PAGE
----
We all know that no one listens to what credit ratings agencies say, and that if you were buying up all of that RMBS eight years ago marveling at what a great deal you were getting on triple-A rated stuff, you had it coming. But wouldn’t it be neat if you could put the tiniest bit of stock into a credit rating? Wouldn’t it be great if the folks at Fitch and Moody’s and S&P actually had to do the things they get paid to do?
No progress—unless you consider this progress. No CFTC report on the things the CFTC reports on, joining all of the other reports that are not coming out. Still no concern that the lack of progress means there will be a default, even if John Boehner is now saying he wasn’t serious when he said he wouldn’t allow a default. Some people smelling opportunity. And a reminder that the Federal Reserve is not reliant on Congressional appropriations in a way that will be obvious to those whose ATMs dispense something other than $20 bills. Read more »
US banking regulators have released new proposals to require banks to have higher leverage ratios, counterintuitively meaning lower leverage, and you can go read them here, or read about them here or here. Briefly: in addition to regular Basel III risk-based capital requirements, banks are also subject to a backstop equity-divided-by-assets0 leverage test, and internationally the minimum is 3%, but in the US it’ll be 5% for the biggest bank holding companies and 6% for the biggest insured banks. The OCC estimates that the banks are in total about $84 billion or so short of that requirement, though they have five years to get there, so it’s not, like, go sell $84 billion of stock right now or whatever.1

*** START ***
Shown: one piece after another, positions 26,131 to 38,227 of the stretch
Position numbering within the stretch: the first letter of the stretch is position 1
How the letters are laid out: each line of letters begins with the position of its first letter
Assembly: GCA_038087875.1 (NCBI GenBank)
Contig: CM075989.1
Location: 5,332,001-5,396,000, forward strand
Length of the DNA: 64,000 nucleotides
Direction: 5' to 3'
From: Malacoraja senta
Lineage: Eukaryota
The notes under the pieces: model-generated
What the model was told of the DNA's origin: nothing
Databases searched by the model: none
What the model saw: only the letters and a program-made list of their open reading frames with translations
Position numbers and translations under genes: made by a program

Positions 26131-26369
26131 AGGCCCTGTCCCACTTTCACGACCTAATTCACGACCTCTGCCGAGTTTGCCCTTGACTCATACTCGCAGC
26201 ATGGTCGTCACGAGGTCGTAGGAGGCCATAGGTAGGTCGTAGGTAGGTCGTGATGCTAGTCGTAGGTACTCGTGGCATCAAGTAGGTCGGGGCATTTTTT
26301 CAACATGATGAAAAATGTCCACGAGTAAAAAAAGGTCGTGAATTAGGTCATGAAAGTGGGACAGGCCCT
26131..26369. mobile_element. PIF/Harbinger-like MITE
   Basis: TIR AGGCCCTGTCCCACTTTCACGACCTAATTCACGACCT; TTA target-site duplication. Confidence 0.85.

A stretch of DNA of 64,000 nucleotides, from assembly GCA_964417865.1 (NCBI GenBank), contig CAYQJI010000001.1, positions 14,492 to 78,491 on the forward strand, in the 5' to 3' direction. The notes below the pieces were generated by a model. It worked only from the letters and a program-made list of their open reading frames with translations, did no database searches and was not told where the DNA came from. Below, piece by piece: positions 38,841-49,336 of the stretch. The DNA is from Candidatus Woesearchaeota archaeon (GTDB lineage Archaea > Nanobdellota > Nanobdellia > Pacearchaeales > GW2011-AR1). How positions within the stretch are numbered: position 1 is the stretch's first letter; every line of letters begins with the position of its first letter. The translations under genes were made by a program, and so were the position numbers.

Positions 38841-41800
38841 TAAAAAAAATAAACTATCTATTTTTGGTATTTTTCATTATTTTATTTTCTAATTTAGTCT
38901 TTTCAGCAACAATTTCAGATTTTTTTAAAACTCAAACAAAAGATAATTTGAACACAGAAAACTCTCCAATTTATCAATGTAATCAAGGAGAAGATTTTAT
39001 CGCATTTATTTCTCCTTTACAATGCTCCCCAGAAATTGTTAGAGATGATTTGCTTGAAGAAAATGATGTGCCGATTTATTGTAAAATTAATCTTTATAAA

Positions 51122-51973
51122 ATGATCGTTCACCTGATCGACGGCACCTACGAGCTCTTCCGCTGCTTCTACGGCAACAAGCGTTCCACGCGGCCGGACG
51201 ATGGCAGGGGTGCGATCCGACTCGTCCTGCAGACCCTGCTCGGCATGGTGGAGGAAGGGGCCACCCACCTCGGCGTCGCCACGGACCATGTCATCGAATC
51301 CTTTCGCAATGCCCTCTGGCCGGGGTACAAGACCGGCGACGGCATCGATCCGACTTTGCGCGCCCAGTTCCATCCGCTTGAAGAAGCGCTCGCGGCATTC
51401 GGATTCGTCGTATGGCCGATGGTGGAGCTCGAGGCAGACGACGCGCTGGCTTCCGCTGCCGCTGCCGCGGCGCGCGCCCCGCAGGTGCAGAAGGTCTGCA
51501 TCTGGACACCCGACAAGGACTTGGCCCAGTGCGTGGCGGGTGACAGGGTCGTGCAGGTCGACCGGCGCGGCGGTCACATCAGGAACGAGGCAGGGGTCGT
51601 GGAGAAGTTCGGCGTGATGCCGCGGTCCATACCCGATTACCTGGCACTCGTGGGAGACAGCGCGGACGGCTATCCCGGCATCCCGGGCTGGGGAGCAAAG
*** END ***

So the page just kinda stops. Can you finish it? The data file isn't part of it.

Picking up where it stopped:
The Fed is meeting in 11 days. Therefore, it is time to start speculating about what they will do/that they will do what you want them to do/that any prediction other than “sit tight” has more than a trace likelihood of coming true. And if not in 11 days, then in a month-and-a-half. Or in September. You know, eventually. Ben Bernanke did say “maybe” and “possibly” and “in the next few meetings,” after all. Read more »
Once upon a time, Blanche Lincoln was a United States Senator from Arkansas, which is no longer as friendly to Democrats as it was when she was first elected in 1998. So, facing a tough re-election battle in 2010, she pushed hard for a seemingly ill-advised rule forcing banks to hive off some of their swaps trading, believing that it would put her over the top.
It didn’t, and she got trounced. Now, Blanche Lincoln is no longer a U.S. Senator, but her swaps push-out rule survives as part of the Dodd-Frank law, much to everyone’s unhappiness. So everyone’s getting together to agree to put off actually enforcing it for a while. Read more »